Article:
Reducing the air change rate of a house increases the concentration of pollutants in the indoor air. These pollutants are identified and located within the residential structure. Air-to-air heat exchangers are suggested tocontrol ventilation, and the three basic types described.
Notes the trend to installing windowless kitchens, bathrooms and W.C.s in the internal zones of dwellings. Describes a research project to measure for internal kitchens the energy consumption and emission of equipment, the total daily energy consumption, air temperatures, air humidity values during cooking, comfort and air speed. Illustrates the test kitchen and gives the results of measurements of around 100 days of simulated operation for a household of four. Notes the consequences for recommended normal and peak ventilation rates.
Reviews sources of indoor air pollution, factors which influence pollutant concentration, and health aspects. Reports on investigations into carbon monoxide concentrations in kitchens with geysers. Treats various factors including geyser type, state of maintenance, frequency of use, occupant type, cooking and ventilating behaviour, time and location of measurements etc.Reports nitrogen dioxide concentration measurements in kitchens and livingrooms relating to cooking and smoking.
Presents new data acquired by experiments on the ventilation rates and the indoor air pollution caused by combustion in the dining-kitchens of sound-insulated houses. Ventilation rates were measured by means of tracer gas decay, using CO2 and CO as the tracer gases. Indoor air pollution was estimated from the elevation of CO and CO2 levels, and the effect of supply or exhaust fan systems on the control of ventilation was deduced from the level of air pollution and ventilation rates.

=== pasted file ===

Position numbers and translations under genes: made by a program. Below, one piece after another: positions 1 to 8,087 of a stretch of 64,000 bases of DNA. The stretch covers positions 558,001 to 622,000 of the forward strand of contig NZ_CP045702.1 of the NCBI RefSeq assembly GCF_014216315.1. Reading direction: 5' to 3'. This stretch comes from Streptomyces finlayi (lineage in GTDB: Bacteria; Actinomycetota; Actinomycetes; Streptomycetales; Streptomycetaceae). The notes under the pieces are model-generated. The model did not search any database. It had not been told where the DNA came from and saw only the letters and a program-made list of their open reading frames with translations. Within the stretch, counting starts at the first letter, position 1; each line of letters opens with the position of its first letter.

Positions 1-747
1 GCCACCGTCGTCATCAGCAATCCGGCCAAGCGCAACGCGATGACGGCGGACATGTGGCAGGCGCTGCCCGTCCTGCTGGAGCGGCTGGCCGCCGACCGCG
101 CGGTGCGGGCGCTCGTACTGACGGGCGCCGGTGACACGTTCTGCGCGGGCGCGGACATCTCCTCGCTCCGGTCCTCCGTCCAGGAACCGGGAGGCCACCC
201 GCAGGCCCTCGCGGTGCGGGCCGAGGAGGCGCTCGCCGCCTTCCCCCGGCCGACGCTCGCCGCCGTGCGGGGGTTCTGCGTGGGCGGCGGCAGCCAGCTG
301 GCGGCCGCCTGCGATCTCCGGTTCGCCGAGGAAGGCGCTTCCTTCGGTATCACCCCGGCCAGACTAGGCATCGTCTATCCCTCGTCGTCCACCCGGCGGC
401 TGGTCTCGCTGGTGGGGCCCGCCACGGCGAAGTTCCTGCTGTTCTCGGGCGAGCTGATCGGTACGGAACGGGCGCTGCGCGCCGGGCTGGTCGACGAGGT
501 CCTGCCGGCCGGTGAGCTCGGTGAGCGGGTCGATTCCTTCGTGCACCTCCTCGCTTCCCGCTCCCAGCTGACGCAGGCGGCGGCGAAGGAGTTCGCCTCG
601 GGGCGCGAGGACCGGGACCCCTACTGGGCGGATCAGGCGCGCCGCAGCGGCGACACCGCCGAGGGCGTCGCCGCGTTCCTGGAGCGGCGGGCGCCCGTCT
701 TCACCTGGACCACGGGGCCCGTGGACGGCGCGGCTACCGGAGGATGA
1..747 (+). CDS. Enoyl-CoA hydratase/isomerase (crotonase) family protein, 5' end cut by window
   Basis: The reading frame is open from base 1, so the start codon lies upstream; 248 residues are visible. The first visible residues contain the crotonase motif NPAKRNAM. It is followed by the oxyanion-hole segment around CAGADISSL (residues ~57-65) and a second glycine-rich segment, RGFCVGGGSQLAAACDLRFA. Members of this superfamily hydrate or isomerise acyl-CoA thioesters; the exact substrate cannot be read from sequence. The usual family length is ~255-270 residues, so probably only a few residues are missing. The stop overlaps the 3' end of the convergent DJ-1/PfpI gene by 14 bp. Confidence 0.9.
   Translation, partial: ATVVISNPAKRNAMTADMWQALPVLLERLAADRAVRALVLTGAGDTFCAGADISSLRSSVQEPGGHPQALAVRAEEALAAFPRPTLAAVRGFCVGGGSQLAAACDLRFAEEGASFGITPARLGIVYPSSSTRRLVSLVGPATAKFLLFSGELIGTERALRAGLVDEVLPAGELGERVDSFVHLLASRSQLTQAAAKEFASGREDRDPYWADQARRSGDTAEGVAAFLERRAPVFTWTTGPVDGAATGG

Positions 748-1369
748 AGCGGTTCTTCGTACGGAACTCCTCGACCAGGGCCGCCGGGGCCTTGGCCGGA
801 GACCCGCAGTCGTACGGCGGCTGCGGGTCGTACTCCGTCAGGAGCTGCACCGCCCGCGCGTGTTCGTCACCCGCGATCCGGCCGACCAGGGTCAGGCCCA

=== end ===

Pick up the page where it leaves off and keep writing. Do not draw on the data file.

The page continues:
Discusses indoor air quality in residences with low ventilation rates. Reports investigation of indoor air pollutant levels in a test kitchen with a gas stove under various air change rates. Results indicate that gas stoves generate high emissions of carbon monoxide, nitric oxide, nitrogen dioxide, formaldehyde and respirable aerosols. Recommends a kitchen ventilation rate of at least 170 cu.m.&h.< Also reports study of CO and NO2 emissions from gas appliances in an energy- efficient research house.
Discusses use of tracer gases for the measurement of natural ventilation rates States advantages of using radio isotopes are increased speed and sensitivity. Gives expressions for calculating air change rates using radio isotopes from thedecrease in signal. Suggests use of krypton 85 or Xenon 133 as tracers. Discusses errors in the method. Reports study of air quality in a naturally ventilated building in Yakutsk. Air change rates, temperatures and concentrations of carbon monoxide were measured in kitchens with gas stoves.